He does this by passing along the testimony of Yeshua, the commandments of Heaven on Earth to the next generation. CG Workbook Six will give a more thorough treatment of the two shins engraved on the houses of the shel rosh (head) and shel yad (arm) tefillin, while CG Workbook Four gives a more complete discussion of the beast, 666, and the mark versus the seal in the "Signed, Sealed, and Delivered" section.
Briefly, the shel yad is engraved with a normal three-pronged Hebrew letter shin. The shin is comprised of three strokes of the letter vav joined at its base with a flame of "fire" as their crowns; in Hebrew shorthand, "six-six-six." Six is the number of both man and beast, for both were created on that day. The arm tefillin represents works done outwardly, the obedience in the flesh.
The shel rosh, however, has an anomaly. The shin is formed of four vavim, not three, so its appearance is six-six-six-six. The head represents the Ruach in Scripture. The sum of the flames of both the shel yad and shel rosh is seven, representing the Seven Spirits of Adonai. The hint in the seals on the beitim (the boxes are called "houses" in Hebrew) is that a complete man has both the Ruach of the mitzvoth as well as the evidence of observable works of obedience.
Because the houses can only be opened and inspected by a kosher scribe (sofer), the greater message is that when the Ruach HaKodesh sends forth messengers and plagues in Revelation, that this "kosher scribe" will inspect each person's house(s) to see if the wearer is submitted to the nefesh of the beast (6-6-6 only) or the Ruach (6-6-6-6). The root of sofer is the same as sefer (book). The Author of our faith, the one with the authority of the Name of the One who wrote the Book, the Living Sofer of the Sefer, will inspect our tefillin.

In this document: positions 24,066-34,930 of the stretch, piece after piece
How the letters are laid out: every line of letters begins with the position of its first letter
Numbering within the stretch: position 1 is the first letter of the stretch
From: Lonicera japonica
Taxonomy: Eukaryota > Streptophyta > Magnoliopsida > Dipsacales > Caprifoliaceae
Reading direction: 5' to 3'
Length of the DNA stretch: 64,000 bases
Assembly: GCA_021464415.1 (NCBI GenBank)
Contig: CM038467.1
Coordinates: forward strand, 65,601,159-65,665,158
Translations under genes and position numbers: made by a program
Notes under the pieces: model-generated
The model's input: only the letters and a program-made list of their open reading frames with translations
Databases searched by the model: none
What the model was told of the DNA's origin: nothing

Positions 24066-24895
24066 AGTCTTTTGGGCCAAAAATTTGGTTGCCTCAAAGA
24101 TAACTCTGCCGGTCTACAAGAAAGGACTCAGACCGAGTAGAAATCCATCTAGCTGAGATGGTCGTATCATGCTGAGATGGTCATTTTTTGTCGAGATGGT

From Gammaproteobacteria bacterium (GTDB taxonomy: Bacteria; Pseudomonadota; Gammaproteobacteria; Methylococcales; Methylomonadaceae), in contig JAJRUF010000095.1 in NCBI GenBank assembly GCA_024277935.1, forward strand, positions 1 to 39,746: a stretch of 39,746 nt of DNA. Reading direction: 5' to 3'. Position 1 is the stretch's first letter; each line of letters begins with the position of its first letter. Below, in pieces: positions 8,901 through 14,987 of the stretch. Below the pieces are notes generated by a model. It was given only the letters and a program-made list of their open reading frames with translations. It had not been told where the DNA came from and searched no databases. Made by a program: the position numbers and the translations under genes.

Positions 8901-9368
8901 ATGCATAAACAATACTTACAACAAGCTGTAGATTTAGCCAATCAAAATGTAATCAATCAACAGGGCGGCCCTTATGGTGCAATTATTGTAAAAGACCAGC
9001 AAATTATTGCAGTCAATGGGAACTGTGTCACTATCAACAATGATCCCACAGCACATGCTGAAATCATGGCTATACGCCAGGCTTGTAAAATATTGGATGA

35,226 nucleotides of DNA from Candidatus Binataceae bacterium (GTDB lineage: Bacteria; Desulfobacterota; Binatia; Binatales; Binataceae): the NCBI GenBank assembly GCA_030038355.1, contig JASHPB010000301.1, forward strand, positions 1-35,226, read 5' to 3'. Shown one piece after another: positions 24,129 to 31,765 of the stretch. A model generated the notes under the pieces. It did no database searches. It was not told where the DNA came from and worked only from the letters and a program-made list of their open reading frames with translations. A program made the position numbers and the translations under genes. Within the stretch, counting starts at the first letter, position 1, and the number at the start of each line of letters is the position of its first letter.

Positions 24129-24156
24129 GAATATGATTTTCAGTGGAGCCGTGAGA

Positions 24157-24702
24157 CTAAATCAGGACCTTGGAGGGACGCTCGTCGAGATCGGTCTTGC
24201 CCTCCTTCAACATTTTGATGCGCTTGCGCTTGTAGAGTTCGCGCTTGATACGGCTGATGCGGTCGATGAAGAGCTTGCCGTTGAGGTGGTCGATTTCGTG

Incidentally, the other mitzvah concerning the writing of the Words in the Shema is to write them on the doorposts of "houses." In a play-on words with the beitim (houses) of the tefillin and the houses where the Lamb's blood seals against the plague on the first-born, the Jewish tradition in observing these commandments is to place the same seal on the house: the letter shin.
Examine almost any mezuzah, and it will contain a letter shin, even if highly stylized for beauty, just like the shin on the shel yad "house." As with the Passover sacrifice, there is an outward sign, but only by entering the house can one know if the Lamb has been sacrificed within. In Revelation, each house will be examined. Are the outward signs there? If so, have the mitzvot been observed to draw admiration and attention to the doer or to the Torah-Giver? The inside as well as the outside shin will be revealed.
 The shel yad is wrapped from bicep to fingers, encompassing all the points of contact commanded in various Scriptures: arm, hand, fingers, and heart. The beit is positioned in such a way that it points to the heart. The shel rosh is positioned over the fontanel, or place in the skull that is not completely closed when a baby is born. This symbolizes being open to receiving the mitzvoth like a child.
 Review CG Workbook Two for the chiastic relationship between the numbers four and seven as representative of the fullness of the Ruach HaKodesh.